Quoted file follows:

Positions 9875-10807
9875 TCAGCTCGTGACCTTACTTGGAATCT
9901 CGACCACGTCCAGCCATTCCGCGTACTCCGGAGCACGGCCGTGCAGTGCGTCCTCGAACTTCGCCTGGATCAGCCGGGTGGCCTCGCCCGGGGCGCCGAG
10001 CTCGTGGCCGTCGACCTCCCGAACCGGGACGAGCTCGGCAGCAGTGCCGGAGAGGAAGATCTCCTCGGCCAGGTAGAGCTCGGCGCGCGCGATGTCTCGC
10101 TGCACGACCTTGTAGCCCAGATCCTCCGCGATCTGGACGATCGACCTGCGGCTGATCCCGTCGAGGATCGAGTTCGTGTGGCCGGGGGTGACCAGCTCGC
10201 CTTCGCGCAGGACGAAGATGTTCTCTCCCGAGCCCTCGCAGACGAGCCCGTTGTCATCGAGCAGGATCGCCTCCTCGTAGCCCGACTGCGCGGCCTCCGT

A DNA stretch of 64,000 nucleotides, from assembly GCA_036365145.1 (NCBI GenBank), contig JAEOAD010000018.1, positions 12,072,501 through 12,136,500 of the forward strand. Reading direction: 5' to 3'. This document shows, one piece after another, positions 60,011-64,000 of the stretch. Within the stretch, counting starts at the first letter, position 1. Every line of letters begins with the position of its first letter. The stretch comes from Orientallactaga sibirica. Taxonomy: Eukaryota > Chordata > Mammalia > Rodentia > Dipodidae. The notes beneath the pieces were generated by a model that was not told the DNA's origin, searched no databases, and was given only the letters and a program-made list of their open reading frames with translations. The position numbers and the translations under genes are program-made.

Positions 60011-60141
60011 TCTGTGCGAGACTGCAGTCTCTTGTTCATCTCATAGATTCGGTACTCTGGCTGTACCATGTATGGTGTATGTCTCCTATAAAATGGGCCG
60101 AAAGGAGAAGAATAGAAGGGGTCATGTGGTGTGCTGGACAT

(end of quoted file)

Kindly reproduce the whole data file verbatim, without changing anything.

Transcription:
Positions 9875-10807
9875 TCAGCTCGTGACCTTACTTGGAATCT
9901 CGACCACGTCCAGCCATTCCGCGTACTCCGGAGCACGGCCGTGCAGTGCGTCCTCGAACTTCGCCTGGATCAGCCGGGTGGCCTCGCCCGGGGCGCCGAG
10001 CTCGTGGCCGTCGACCTCCCGAACCGGGACGAGCTCGGCAGCAGTGCCGGAGAGGAAGATCTCCTCGGCCAGGTAGAGCTCGGCGCGCGCGATGTCTCGC
10101 TGCACGACCTTGTAGCCCAGATCCTCCGCGATCTGGACGATCGACCTGCGGCTGATCCCGTCGAGGATCGAGTTCGTGTGGCCGGGGGTGACCAGCTCGC
10201 CTTCGCGCAGGACGAAGATGTTCTCTCCCGAGCCCTCGCAGACGAGCCCGTTGTCATCGAGCAGGATCGCCTCCTCGTAGCCCGACTGCGCGGCCTCCGT

A DNA stretch of 64,000 nucleotides, from assembly GCA_036365145.1 (NCBI GenBank), contig JAEOAD010000018.1, positions 12,072,501 through 12,136,500 of the forward strand. Reading direction: 5' to 3'. This document shows, one piece after another, positions 60,011-64,000 of the stretch. Within the stretch, counting starts at the first letter, position 1. Every line of letters begins with the position of its first letter. The stretch comes from Orientallactaga sibirica. Taxonomy: Eukaryota > Chordata > Mammalia > Rodentia > Dipodidae. The notes beneath the pieces were generated by a model that was not told the DNA's origin, searched no databases, and was given only the letters and a program-made list of their open reading frames with translations. The position numbers and the translations under genes are program-made.

Positions 60011-60141
60011 TCTGTGCGAGACTGCAGTCTCTTGTTCATCTCATAGATTCGGTACTCTGGCTGTACCATGTATGGTGTATGTCTCCTATAAAATGGGCCG
60101 AAAGGAGAAGAATAGAAGGGGTCATGTGGTGTGCTGGACAT